There is nothing more American than apple pie, baseball, and the dream of buying a new home. For many years, however, this dream of becoming a homeowner has been just out of reach for many citizens. Recently, the dream has become more attainable, and both buying and selling homes has increased. Despite the pandemic raging around the nation, and an uncertain economy, there is one thing the virus cannot slow down: the housing market. With an entire country full of people stuck at home, many Americans are using this time to buy the home of their dreams, downsize, or move.
How Buying Your Dream Home Hurts the Economy
Reaching levels not seen since 2006, the US housing market is at an unprecedented juncture, with houses selling like wildfire. Considering the high unemployment rate, job losses, and a shaky economy in the country right now due to the pandemic, this is even more astounding. Interestingly, housing levels are also up in China, a full 14 percent higher than compared to last year at the same time.
This all sounds like splendid news, right? More people in the country have the down payment available to put down on a new house, and the stability to finance a mortgage. Mortgage rates are at an all-time low, around 2.5 percent in most places across the United States. The price of houses is rising, and this buoys the country’s economic activity. Recently the housing market “recorded the highest two-month appreciation between May and July — at 2% — in 30 years of record-keeping. New home sales were up a remarkable 41% year-over-year for the month of October.”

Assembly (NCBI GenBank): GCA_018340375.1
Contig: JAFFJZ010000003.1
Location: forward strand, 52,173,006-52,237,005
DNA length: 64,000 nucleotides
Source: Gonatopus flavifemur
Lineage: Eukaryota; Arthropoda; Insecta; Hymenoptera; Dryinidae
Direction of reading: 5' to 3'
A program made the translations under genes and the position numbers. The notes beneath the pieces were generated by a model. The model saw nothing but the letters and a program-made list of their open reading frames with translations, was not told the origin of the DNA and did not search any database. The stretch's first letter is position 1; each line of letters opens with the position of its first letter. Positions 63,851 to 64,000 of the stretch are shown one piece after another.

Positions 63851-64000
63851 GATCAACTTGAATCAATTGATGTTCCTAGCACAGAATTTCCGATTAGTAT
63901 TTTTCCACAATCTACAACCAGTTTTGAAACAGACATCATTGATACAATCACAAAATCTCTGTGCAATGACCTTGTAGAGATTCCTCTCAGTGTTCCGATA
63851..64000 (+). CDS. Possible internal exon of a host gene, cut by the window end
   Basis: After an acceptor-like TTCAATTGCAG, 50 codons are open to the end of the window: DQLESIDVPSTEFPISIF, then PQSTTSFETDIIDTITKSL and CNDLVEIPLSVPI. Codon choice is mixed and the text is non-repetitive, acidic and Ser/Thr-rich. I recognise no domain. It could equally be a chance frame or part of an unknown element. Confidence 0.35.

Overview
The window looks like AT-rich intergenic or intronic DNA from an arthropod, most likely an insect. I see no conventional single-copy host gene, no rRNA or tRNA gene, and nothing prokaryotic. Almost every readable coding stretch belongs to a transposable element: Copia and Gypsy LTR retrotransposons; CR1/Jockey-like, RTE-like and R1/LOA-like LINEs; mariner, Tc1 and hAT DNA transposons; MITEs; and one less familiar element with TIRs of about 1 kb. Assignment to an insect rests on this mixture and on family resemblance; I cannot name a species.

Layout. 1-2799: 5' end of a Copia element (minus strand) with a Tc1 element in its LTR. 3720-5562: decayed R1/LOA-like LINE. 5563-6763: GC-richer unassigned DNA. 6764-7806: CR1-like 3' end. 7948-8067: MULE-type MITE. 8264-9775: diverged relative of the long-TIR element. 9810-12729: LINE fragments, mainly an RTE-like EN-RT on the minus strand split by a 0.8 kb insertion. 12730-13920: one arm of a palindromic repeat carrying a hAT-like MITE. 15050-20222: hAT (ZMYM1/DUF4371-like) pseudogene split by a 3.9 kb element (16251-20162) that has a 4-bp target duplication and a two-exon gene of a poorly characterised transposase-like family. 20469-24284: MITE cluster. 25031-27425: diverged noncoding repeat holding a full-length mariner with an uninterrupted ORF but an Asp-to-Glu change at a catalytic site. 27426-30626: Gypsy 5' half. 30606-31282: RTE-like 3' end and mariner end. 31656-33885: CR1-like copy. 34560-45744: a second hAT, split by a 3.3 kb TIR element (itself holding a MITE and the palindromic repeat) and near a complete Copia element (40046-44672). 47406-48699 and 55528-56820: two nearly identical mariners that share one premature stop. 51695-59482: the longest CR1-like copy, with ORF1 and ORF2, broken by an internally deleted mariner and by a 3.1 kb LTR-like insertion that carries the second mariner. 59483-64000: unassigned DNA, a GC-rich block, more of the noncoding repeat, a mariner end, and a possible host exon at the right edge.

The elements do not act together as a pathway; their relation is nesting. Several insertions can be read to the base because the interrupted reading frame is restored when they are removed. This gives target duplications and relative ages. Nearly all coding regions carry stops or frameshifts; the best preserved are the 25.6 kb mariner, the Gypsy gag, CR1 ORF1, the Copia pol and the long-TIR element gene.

This seems like a positive for the overall economy, and it is in the short term. But experts warn that a housing boom is not really a positive for long-term economic stability. In a recent Wall Street Journal article, The Bank of International Settlements says those companies with more real estate assets are actually less productive. But because these companies own a lot of collateral, they can borrow more, leading to a lopsided economy, especially if housing prices continue to rise over several years.
This process continues to affect the economics of the country, especially when the housing market continues to escalate. Skewed capital means that for every “10% increase in real-estate prices, an industry would record a .6% relative decline in total factor productivity.” The positive trajectory of the housing market does not last, when overall productivity is factored in.
Although this topic is not a mainstream worry, considering the election turmoil, the health of the nation, and the high unemployment rate, it is something to monitor. The same problem is happening in China. The housing market is flourishing, and people see that as a positive sign. However, in China, borrowing costs for manufacturing companies rise where housing booms are extreme.
This cause and effect seem difficult for the average citizen to worry about, but economists understand how high housing costs lower productivity down the line. Policy makers need to monitor this for the future, and perhaps will need to step in to stabilize the market.
Entrepreneurs Need Your Savings